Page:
What keeps us happy and healthy as we go through life? If you think it’s fame and money, you’re not alone – but, according to psychiatrist Robert Waldinger, you’re mistaken. As the director of a 75-year-old study on adult development, Waldinger has unprecedented access to data on true happiness and satisfaction. In this talk, he shares three important lessons learned from the study as well as some practical, old-as-the-hills wisdom on how to build a fulfilling, long life.
Hat tip to Barry Ritholz
From Carol Graham and Julia Ruiz at Brookings Institution:
…Numerous studies have found recurrent patterns between happiness and life satisfaction (while the terms are often used inter-changeably, the latter is a better-specified question) and important experiences such as employment, marital status, and/or earnings. These, in turn, lead to differences in investment profiles, productivity, voting incentives, and attitudes toward health (Graham, Eggers, and Sukhtankar, 2004; DeNeve and Oswald, 2012; De Neve et al., 2013).
Among these relationships, the one between age and happiness—often referred to as “the U-curve”—is particularly striking due to its consistency across individuals, countries, and cultures (Blanchflower and Oswald, 2007; Steptoe, Deaton and Stone, 2015; Graham and Pettinato, 2002). Happiness declines with age for about two decades from early adulthood up until roughly the middle-age years, and then turns upward and increases with age. Although the exact shape differs across countries, the bottom of the curve (or, the nadir of happiness) ranges from 40 to 60 plus years old. Blanchflower and Oswald (2016) find that some markers of ill-being, such as reported mental health and the use of anti-depressants, meanwhile, display inverse patterns, and turn down (as opposed to up) at roughly the same age range in the U.S. and Britain.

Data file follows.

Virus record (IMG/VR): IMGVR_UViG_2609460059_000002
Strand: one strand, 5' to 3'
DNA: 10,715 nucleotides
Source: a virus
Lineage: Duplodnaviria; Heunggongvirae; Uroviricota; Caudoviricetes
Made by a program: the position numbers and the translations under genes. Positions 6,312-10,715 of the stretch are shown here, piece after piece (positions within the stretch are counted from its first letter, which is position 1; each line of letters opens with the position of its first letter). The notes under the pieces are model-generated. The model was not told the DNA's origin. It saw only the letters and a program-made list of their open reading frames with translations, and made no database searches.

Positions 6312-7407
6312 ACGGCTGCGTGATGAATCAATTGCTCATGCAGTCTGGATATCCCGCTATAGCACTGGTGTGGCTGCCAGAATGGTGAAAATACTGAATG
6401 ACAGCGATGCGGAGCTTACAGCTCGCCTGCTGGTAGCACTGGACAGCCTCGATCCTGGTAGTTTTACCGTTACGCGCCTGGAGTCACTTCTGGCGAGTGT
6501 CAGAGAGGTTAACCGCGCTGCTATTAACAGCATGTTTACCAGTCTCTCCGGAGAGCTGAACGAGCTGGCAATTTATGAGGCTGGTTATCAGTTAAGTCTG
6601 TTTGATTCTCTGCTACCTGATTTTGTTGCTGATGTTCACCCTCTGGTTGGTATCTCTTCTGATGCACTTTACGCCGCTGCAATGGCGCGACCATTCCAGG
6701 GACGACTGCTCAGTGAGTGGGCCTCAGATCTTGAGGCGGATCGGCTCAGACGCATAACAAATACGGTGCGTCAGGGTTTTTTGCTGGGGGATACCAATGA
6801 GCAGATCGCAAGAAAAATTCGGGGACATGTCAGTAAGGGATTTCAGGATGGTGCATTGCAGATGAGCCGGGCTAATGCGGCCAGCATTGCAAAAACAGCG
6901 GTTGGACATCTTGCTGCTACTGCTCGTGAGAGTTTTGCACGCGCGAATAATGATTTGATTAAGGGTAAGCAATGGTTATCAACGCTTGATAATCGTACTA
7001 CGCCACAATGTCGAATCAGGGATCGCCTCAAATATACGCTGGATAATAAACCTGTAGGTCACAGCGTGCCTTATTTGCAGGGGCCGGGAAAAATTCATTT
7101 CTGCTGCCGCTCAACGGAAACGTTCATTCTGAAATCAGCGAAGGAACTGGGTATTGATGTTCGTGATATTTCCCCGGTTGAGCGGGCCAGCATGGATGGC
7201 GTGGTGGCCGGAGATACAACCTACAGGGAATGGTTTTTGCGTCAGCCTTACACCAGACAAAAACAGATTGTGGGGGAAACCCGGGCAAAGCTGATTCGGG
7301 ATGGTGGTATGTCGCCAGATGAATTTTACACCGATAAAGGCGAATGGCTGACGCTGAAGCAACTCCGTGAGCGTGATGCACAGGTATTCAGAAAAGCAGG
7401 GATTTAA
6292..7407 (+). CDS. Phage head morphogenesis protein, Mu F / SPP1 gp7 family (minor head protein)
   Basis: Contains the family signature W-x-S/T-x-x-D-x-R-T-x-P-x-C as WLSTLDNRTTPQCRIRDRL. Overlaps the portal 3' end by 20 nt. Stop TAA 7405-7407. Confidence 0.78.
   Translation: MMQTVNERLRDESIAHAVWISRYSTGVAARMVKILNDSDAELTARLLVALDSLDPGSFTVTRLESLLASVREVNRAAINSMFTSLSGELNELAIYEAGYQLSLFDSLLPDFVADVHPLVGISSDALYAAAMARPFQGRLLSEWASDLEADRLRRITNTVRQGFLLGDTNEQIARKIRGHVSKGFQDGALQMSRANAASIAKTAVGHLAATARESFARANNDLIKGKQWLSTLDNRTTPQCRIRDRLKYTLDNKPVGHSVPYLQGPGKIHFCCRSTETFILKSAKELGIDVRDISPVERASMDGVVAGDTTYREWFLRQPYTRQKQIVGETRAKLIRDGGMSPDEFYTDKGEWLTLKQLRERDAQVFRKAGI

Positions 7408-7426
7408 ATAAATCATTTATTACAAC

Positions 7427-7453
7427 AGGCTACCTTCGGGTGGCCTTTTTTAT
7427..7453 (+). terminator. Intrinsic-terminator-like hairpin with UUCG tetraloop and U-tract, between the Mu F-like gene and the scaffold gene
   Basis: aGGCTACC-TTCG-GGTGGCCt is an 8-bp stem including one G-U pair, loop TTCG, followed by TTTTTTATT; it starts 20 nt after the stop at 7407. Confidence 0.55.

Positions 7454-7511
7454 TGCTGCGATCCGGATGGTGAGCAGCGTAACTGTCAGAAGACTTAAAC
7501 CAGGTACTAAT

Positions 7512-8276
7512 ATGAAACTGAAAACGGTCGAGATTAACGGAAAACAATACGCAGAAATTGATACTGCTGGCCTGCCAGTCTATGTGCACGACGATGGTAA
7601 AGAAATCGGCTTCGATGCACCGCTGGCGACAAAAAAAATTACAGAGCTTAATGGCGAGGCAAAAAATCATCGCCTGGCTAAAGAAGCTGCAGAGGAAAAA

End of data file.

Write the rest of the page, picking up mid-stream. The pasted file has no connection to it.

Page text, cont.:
Further research is needed to confirm that the bottom of the U-curve coincides with teenage children 😉
Source: Happiness, stress, and age: How the U-curve varies across people and places | Brookings Institution
“The opposite of depression is not happiness, but vitality, and it was vitality that seemed to seep away from me in that moment.” Like Andrew Solomon many of us think we are tough enough to handle most situations. We can handle sadness and grief, but what happens if you find yourself suffering from depression?